The last four volumes of this CW, namely Volumes 11, 12, 13, and 14, unfortunately, illustrate an almost extravagant departure from any reasonable idea of what constitutes anything that deserves to be called a Collected Works. Thus, for example, Volume 11, titled Theology and Literature features 15 texts on various Russian writers and literary groups, yet 4 of these 15 are verbatim extracts from Ways of Russian Theology, in other words, from material already published in Volumes 5 and 6. These extracts are here given independent titles as though they were separately published entities: “The Tortuous Religious Path of Gogol”, “The Evolution of the Dostoevskian Concept of Human Freedom”, “The Rationalistic Religion of Tolstoy”, and “The Crisis of Faith in Turn-of-the-Century Russian Poetry”.
But that is not all. Volume 11 contains a total of 200 pages, however, 47 pages out of that total are taken up by an appendix containing three articles by Richard Haugh, focused on aspects of the works of Dostoevsky and Tolstoy. These articles are quite interesting in their own light, but needless to say they do not belong in a CW of the writings of Georges Florovsky. The appendix is prefaced by the following note, allegedly from the publisher:
The articles in the appendix are included for two reasons. First, Fr. Florovsky was interested in the research and writing of Dr. Haugh. Fr. Florovsky had read several of Dr. Haugh’s writings in theology, literature, history and philosophy and was enthusiastic about them. It was not the first time that Fr. Florovsky had expressed himself publicly on the work of Dr. Haugh. About Dr. Haugh’s book entitled Photius and the Carolingians: The Trinitarian Controversy, Fr. Florovsky wrote that the book is «one of the major contemporary contributions to the history of Christian doctrine». 2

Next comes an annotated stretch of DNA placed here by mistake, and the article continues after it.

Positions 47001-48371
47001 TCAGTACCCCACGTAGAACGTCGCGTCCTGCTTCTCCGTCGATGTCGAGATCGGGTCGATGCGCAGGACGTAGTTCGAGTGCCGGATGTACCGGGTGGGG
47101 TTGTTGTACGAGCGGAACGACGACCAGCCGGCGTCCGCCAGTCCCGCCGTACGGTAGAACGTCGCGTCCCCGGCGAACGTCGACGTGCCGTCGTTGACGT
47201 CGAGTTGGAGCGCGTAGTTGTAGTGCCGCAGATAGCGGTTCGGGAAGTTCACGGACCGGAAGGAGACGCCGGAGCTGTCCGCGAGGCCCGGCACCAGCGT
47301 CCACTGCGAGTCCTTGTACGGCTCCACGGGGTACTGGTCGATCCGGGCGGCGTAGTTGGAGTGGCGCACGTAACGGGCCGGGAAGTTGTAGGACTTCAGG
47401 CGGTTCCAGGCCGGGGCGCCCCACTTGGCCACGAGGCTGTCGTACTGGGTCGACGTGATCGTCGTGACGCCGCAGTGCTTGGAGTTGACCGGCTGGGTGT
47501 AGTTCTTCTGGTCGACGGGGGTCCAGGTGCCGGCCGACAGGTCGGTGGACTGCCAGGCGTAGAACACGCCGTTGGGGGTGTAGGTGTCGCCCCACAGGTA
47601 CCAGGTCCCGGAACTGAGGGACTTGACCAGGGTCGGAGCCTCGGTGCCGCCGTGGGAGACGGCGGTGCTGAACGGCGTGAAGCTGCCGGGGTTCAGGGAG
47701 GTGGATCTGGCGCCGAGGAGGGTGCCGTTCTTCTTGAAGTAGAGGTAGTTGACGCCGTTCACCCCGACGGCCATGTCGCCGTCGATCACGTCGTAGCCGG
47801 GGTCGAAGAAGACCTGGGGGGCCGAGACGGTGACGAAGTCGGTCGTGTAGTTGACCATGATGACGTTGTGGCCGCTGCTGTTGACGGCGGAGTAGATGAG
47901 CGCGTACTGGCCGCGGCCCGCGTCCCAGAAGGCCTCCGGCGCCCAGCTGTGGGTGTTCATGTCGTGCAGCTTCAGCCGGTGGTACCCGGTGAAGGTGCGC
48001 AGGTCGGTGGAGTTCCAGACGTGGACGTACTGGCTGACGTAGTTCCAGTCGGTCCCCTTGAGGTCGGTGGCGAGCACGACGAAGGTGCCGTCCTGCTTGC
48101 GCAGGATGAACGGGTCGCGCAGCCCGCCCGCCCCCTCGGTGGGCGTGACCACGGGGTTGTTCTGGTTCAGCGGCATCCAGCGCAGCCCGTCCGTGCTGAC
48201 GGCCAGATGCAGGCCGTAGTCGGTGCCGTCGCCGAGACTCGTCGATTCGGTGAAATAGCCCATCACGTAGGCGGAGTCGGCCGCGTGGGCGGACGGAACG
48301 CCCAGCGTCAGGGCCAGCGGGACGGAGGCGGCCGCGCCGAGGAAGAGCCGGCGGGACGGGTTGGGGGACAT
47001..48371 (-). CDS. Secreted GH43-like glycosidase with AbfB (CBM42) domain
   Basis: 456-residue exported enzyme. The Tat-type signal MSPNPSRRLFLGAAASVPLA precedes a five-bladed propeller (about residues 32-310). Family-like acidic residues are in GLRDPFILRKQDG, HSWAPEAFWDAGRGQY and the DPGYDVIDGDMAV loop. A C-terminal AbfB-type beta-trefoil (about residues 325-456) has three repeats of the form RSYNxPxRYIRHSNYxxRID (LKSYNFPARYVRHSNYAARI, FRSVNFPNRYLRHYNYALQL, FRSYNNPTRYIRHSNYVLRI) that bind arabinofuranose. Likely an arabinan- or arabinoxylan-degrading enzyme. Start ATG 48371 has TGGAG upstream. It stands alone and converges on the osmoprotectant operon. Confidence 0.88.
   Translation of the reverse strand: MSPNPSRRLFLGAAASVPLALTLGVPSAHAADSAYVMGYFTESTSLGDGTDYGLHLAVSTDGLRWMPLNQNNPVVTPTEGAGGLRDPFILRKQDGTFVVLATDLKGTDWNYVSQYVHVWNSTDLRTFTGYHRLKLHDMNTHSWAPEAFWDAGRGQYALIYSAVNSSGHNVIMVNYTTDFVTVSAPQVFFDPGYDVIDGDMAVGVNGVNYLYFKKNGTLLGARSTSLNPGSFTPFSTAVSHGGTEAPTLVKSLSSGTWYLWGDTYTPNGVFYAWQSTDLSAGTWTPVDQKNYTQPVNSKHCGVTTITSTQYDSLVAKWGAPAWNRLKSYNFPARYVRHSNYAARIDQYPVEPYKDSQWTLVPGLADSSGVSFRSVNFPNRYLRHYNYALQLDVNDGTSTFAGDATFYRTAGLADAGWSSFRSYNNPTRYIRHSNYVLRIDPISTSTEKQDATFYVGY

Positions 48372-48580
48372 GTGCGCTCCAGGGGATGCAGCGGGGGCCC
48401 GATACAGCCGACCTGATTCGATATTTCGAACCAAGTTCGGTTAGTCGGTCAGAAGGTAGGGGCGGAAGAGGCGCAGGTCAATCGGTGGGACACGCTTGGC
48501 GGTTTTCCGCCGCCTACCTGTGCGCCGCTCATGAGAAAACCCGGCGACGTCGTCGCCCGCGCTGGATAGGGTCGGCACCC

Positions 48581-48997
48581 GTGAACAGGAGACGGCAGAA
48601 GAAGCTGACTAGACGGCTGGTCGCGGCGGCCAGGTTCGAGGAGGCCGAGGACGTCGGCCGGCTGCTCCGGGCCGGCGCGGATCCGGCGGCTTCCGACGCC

Fr. Florovsky wrote that Dr. Haugh’s article on “Hawthorne and Dostoevsky” (contained in the appendix of volume eleven) was «the most penetrating and perceptive work on a subject poorly handled previously. (…) To my knowledge, the theological background of the worlds of both Hawthorne and Dostoevsky – and by extension, to a portion of the world of American literature, has never before been handled with such competence…»
It pains me to publicize these comments, shockingly inappropriate intrusions as they are in a volume of works of a renowned author, but it seems to me very necessary to alert all those who are interested in Florovsky to the outlandish quirks of this edition (which, I note, is still in print according to the Amazon website).